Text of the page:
Long Island’s unemployment rate rose to 4.2 percent in June, pushing past 4 percent for the first time in four months, state data released Tuesday show. A year ago the rate stood at 4 percent.

Both the number of unemployed and employed residents rose. The Island had 63,500 unemployed residents in June, up 4,000 from a year earlier, the Labor Department said. And the number of employed increased by 6,300 to 1.45 million, the highest total for the month since 2008.

The increases in all the numbers, even the unemployment rate, reflect a healthy job market, local economists said.

“It’s possible that more people are re-entering the labor force because labor-market conditions on Long Island have been quite strong, and there are more job opportunities available,” said Shital Patel, labor-market analyst in the department’s Hicksville office.

The job seekers who re-entered the job market but didn’t find work were counted as unemployed, noted John A. Rizzo, a Stony Brook University professor and chief economist of the Long Island Association trade group. That would cause the jobless rate to climb.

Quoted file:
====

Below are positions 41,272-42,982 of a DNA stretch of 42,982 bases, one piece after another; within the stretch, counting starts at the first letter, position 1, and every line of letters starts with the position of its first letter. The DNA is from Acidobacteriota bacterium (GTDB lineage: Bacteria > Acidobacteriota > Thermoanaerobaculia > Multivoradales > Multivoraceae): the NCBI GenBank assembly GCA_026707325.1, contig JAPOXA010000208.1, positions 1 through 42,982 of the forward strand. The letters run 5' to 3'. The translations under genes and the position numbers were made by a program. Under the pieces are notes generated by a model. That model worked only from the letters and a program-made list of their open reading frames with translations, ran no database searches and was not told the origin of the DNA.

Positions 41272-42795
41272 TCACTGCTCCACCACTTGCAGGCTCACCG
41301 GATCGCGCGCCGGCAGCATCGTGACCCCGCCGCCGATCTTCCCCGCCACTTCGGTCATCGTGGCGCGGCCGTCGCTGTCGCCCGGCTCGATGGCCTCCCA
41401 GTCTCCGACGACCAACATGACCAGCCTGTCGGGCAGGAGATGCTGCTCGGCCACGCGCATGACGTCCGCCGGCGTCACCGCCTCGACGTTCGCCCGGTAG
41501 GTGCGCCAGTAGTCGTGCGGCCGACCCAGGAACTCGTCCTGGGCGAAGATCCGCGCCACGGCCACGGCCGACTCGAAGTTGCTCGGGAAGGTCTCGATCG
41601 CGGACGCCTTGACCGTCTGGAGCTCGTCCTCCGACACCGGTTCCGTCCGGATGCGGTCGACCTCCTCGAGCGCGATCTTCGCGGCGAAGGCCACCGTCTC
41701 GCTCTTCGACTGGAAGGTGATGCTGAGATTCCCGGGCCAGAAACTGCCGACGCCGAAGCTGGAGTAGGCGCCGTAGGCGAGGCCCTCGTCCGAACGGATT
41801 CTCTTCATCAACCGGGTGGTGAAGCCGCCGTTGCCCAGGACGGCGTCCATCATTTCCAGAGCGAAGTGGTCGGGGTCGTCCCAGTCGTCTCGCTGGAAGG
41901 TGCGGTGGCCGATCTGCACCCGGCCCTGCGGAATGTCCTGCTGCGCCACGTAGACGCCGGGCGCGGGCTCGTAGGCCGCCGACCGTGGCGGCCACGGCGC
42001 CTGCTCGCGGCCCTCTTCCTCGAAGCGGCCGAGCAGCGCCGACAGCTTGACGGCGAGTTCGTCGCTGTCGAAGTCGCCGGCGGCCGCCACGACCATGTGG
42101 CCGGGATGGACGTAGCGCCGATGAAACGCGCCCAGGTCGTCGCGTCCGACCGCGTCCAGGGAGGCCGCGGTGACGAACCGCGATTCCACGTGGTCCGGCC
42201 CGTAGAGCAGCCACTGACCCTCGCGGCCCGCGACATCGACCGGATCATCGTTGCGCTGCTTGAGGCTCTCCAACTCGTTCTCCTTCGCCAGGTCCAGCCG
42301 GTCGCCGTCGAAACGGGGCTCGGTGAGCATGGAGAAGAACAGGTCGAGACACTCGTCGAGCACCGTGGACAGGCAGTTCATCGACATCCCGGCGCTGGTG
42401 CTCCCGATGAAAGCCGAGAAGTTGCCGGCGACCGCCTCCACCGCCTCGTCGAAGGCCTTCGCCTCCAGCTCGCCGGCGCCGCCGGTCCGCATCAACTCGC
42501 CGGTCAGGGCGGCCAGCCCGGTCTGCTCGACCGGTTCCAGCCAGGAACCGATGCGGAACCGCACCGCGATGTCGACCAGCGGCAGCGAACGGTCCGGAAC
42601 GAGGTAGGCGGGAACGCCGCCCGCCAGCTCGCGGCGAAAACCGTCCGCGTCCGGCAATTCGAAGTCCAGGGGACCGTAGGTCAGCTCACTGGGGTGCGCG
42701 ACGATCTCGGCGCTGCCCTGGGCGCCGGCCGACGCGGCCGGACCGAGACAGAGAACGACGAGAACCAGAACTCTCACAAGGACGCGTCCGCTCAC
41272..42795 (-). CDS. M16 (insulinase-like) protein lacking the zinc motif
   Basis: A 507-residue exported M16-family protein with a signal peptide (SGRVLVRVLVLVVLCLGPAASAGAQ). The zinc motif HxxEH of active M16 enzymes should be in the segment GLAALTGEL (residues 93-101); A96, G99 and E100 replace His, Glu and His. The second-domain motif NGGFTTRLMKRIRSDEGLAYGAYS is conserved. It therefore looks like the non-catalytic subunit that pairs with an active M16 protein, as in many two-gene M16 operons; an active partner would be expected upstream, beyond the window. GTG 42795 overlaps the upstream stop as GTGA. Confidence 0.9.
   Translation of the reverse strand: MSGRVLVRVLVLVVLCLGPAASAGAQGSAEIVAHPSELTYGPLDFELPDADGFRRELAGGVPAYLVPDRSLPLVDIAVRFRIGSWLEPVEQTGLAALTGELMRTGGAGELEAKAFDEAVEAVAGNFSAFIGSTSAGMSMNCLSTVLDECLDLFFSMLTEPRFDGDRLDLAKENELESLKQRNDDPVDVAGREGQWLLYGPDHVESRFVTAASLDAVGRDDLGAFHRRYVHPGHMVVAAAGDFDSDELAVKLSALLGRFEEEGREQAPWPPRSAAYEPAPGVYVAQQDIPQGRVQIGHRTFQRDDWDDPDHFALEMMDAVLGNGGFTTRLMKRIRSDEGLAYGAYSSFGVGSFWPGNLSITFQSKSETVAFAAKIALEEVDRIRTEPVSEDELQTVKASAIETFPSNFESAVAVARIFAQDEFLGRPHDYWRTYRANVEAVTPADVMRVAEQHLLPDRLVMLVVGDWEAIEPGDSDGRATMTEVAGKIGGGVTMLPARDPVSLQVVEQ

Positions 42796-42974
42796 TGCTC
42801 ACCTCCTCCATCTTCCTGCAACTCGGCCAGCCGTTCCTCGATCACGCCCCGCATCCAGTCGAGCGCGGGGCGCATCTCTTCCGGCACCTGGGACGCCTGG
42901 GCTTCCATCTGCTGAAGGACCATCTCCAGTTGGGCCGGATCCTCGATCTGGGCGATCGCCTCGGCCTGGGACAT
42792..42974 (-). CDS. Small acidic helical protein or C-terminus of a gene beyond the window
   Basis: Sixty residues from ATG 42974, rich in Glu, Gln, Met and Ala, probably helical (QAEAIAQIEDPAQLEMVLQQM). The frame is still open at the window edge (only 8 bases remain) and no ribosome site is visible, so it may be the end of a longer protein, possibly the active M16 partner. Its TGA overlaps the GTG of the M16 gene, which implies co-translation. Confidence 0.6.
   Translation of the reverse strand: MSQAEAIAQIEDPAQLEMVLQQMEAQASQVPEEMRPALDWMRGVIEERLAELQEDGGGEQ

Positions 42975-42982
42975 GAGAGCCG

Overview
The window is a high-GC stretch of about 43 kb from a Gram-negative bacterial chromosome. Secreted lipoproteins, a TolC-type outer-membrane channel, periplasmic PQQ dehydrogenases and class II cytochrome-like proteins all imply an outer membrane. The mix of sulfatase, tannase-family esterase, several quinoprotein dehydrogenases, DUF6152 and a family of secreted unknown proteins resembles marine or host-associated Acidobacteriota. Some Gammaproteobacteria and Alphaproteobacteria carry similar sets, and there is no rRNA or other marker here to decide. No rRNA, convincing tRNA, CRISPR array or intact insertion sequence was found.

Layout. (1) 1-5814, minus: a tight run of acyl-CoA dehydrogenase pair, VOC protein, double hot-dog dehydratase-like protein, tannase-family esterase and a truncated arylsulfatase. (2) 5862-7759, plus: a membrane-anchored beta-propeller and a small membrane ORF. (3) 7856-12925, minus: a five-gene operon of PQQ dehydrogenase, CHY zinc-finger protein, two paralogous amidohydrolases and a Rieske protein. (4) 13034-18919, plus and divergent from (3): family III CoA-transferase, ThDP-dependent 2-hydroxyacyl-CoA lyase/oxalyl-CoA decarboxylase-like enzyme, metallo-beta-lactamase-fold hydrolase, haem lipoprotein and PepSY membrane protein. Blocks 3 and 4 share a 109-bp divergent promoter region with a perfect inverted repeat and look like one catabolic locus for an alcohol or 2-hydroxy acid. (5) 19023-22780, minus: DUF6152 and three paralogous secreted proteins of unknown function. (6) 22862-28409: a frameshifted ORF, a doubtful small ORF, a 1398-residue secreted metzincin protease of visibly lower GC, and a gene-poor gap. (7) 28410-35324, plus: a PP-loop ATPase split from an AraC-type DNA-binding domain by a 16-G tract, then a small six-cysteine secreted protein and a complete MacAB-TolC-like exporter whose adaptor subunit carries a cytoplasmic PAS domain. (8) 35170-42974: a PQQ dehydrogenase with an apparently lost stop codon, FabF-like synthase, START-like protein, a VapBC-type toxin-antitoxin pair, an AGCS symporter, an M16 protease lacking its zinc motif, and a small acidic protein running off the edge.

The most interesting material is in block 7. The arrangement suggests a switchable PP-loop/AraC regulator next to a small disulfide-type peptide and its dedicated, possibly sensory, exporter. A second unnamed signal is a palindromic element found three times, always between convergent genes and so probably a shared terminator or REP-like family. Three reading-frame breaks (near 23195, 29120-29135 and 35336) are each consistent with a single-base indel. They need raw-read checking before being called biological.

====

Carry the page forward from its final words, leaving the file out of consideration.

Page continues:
In contrast, “discouraged workers,” or unemployed workers who have given up looking for a job because they don’t believe they can find one, are not counted as unemployed.

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The higher June unemployment rate comes after the Labor Department last week reported a pickup in job growth for June. The Island had 21,500 more jobs last month, compared with June 2016, the highest monthly gain of this year’s second quarter.

On Long Island, Hempstead Village had the highest unemployment rate — 5.2 percent. Southampton Town had the lowest, at 3.7 percent.

Southampton’s unemployment rate reflects the seasonality of its job market. In January, it had the Island’s highest unemployment rate — 6.7 percent. The town’s labor market is increasingly dependent on the summer season, Patel said.

From 2010 to 2017 the average difference between the town’s jobless rates in January and June was nearly 4 percentage points, Patel said. That’s up sharply from an average difference of about 1.2 percentage points from 1990 to 2009, she said.

“It shows the importance of the summer season to Southampton’s economy,” she said.